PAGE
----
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Politics Watch: Stricter Controls Over Society Signal Greater Crisis for the CCP

◎ Based on our research and understanding of the CCP, the more tightly it controls society, the more it feels imperiled.

Since the outbreak of the Sino-U.S. trade war in July, the Chinese Communist Party (CCP) has been controlling Chinese society with ever-increasing strictness. The CCP’s clamp down on religion and freedom of speech have been particularly severe, and it seems to be “maintaining stability” as though it is beleaguered.

Based on our research and understanding of the CCP, the more tightly it controls society, the more it feels imperiled.

The backdrop:
Religion control
1. In the morning of Aug. 27, the abbot of the Shaolin Temple in Henan Province assembled the temple’s monks for a ceremony to raise the CCP red flag on temple grounds. The heads of the local CCP United Work Front Department (Li Li) and the Religion Bureau (Wu Song Tao) were among several officials present to observe the ceremony.

The flag raising at the Shaolin Temple was carried out in accordance with an initiative to “raise the national flag at religious sites” that was proposed at a national-level religious organization meeting on July 31. On Aug. 15, the CCP Buddhist Association studied the initiative at a key meeting in Beijing.

The mandated flag raising is highly symbolic as the CCP is forcing religious groups to show obeisance to and accept domination by an atheist authority.

2. The CCP has recently intensified the suppression of Christians across China, according to the Chinese Christian Fellowship of Righteousness, a group that tracks the persecution of Christians in China. The Fellowship notes that the CCP crackdown includes destroying crosses in churches and replacing them with the CCP red flag and images of CCP leaders; monitoring the content of sermons; “sinicizing Christianity”; introducing “socialist values” into churches; forcing Christians to sign an “undertaking to stop believing in Christianity”; and forcibly demolishing churches.

Suppression in Henan Province, where there is a large population of Christians, has been particularly heavy-handed. For instance, 56 of the 90-plus churches (not including underground churches) in Zhengzhou City, the capital of Henan, have been forcibly closed to date.

3. According to, a clearinghouse for information about the persecution of Falun Gong, at least 275 Falun Gong adherents in 25 provinces were arrested in July. The regions with the most arrests are Liaoning (61), Jilin (38), Shandong (31), Hebei (21), Hunan (16), Guangdong (13), and Henan (12).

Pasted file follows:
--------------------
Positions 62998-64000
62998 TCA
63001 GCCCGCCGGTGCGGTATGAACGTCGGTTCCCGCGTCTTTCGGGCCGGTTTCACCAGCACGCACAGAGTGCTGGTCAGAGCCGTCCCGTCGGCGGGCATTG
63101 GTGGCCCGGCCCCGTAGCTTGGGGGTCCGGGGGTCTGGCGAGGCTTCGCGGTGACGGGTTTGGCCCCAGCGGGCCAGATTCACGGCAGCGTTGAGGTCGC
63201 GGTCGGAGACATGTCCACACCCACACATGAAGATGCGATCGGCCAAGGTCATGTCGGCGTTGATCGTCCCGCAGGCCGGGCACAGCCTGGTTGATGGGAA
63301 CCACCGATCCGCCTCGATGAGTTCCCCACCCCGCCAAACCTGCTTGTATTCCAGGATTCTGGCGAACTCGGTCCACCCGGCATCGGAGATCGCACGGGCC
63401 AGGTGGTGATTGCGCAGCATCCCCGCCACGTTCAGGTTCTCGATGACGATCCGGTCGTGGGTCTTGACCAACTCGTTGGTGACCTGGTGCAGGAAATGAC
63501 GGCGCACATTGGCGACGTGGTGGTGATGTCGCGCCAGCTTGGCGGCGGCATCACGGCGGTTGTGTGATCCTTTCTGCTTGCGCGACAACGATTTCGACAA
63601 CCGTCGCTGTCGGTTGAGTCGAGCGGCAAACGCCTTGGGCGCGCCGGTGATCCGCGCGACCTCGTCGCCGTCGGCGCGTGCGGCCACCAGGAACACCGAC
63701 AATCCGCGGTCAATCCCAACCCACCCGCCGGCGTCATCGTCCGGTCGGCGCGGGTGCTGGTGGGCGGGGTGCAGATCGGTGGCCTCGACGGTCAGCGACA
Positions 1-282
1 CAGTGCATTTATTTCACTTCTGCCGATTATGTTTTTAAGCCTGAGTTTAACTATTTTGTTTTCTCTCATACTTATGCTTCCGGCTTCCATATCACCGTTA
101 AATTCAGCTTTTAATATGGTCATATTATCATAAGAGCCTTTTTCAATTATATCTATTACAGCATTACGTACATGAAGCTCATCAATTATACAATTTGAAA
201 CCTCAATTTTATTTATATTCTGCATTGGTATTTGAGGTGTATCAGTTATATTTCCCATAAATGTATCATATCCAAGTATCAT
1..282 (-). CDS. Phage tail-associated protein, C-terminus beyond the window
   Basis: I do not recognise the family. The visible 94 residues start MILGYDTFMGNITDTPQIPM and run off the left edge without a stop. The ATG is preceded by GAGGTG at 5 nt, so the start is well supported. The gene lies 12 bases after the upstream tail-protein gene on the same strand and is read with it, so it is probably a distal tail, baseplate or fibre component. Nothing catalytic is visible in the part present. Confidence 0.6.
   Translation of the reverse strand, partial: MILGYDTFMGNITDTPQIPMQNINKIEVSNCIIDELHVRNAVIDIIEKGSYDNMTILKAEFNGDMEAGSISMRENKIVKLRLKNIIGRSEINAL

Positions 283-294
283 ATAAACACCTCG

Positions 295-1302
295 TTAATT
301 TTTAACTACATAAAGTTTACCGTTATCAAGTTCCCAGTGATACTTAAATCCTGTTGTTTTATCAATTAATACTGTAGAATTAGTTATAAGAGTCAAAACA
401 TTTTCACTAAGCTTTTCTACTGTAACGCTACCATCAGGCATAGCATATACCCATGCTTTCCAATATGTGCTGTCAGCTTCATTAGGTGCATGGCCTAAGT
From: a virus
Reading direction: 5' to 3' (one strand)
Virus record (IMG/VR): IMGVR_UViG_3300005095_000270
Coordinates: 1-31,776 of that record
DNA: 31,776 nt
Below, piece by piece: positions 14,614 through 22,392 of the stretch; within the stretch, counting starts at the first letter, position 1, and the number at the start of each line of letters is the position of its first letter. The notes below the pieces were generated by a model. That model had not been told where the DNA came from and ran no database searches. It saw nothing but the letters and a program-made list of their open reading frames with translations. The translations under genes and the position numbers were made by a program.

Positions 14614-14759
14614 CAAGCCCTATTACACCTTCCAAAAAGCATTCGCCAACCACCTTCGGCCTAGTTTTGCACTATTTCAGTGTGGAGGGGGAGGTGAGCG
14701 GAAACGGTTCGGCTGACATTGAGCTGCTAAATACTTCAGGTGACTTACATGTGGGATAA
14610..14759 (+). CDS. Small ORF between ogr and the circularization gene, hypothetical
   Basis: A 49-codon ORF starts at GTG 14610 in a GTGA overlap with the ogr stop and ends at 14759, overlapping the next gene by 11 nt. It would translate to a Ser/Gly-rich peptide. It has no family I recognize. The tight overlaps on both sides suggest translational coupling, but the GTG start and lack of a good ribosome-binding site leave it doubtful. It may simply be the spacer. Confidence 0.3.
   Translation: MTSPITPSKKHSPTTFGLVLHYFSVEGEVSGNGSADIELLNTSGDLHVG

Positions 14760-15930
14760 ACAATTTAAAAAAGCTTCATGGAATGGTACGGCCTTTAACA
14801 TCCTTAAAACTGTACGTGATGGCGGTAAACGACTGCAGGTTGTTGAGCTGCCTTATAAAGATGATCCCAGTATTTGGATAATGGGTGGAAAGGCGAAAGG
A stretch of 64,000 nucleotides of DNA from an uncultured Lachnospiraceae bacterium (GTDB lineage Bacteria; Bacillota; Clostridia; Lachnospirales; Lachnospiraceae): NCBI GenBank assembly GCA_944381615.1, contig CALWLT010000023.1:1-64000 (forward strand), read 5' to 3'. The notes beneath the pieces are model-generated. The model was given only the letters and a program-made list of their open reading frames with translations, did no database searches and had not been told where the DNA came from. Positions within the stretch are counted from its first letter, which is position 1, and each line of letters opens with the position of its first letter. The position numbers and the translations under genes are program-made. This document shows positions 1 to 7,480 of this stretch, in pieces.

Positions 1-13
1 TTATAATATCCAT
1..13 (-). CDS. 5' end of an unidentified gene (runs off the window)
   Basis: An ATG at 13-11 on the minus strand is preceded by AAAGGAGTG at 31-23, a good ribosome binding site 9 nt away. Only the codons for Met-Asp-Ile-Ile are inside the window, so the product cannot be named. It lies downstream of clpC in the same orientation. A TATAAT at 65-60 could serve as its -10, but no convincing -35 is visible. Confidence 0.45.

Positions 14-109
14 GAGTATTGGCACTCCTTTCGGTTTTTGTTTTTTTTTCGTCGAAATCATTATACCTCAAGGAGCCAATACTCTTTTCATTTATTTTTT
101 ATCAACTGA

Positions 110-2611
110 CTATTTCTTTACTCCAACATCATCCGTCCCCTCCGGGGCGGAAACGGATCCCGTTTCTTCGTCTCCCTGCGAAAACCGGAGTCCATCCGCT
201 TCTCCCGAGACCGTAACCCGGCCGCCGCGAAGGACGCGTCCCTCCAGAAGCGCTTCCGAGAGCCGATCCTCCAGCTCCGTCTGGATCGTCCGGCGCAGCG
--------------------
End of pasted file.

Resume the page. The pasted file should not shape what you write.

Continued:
Between Aug. 22 to Aug. 23, police officers from 10 cities in Liaoning Province arrested 42 Falun Gong adherents and four of their family members.

4. According to a report in Foreign Policy magazine, “state policy treats all Uyghurs as likely opponents of the party” since Chen Quanguo became Xinjiang’s Party secretary in August 2016. Around 1 million Uyghurs have been vanished and interned in re-education camps, where they are indoctrinated to “love” the CCP.

Several Xinjiang residents told the Chinese language edition of The Epoch Times in an anonymous interview that the local authorities are not focused on growing the economy but on “maintaining stability.” Concentration camps are being constructed everywhere “to a point where foreigners might find unimaginable.” The Xinjiang residents also said that the CCP is forcing Uyghur Muslims to smoke and drink against their religion, and would send to re-education camp those who refuse to comply with their orders.

Speech control
1. Recently, a notice that is reportedly from Henan’s Zhumadian City Central Cyberspace Affairs Commission made the rounds on Chinese social media. Dated Aug. 27, the notice requires all work units in the city to submit hard copy name lists of “Big Vs” (verified accounts of influential Weibo users) to the Commission by Aug. 30. The lists should include “Big Vs” with over 10,000 followers or those who people pay particular attention to.

An Aug. 27 notice on Weibo “Big Vs” by Henan’s Zhumadian City Central Cyberspace Affairs Commission.

In July, Chen Jie, a prominent media professional and “Big V,” was arrested on charges of “operating an illegal business” and carrying out “extortion and blackmail.” Before his arrest, Chen had been exposing and criticizing Chinese officials who had engaged in fraudulent and corrupt activities. His arrest attracted great public interest. In August, state mouthpiece Xinhua published a nearly 5,000 word-long, “sentence before trial” article listing Chen Jie’s “crimes.”

2. The number of netizens who have been arrested for online speech is on the rise.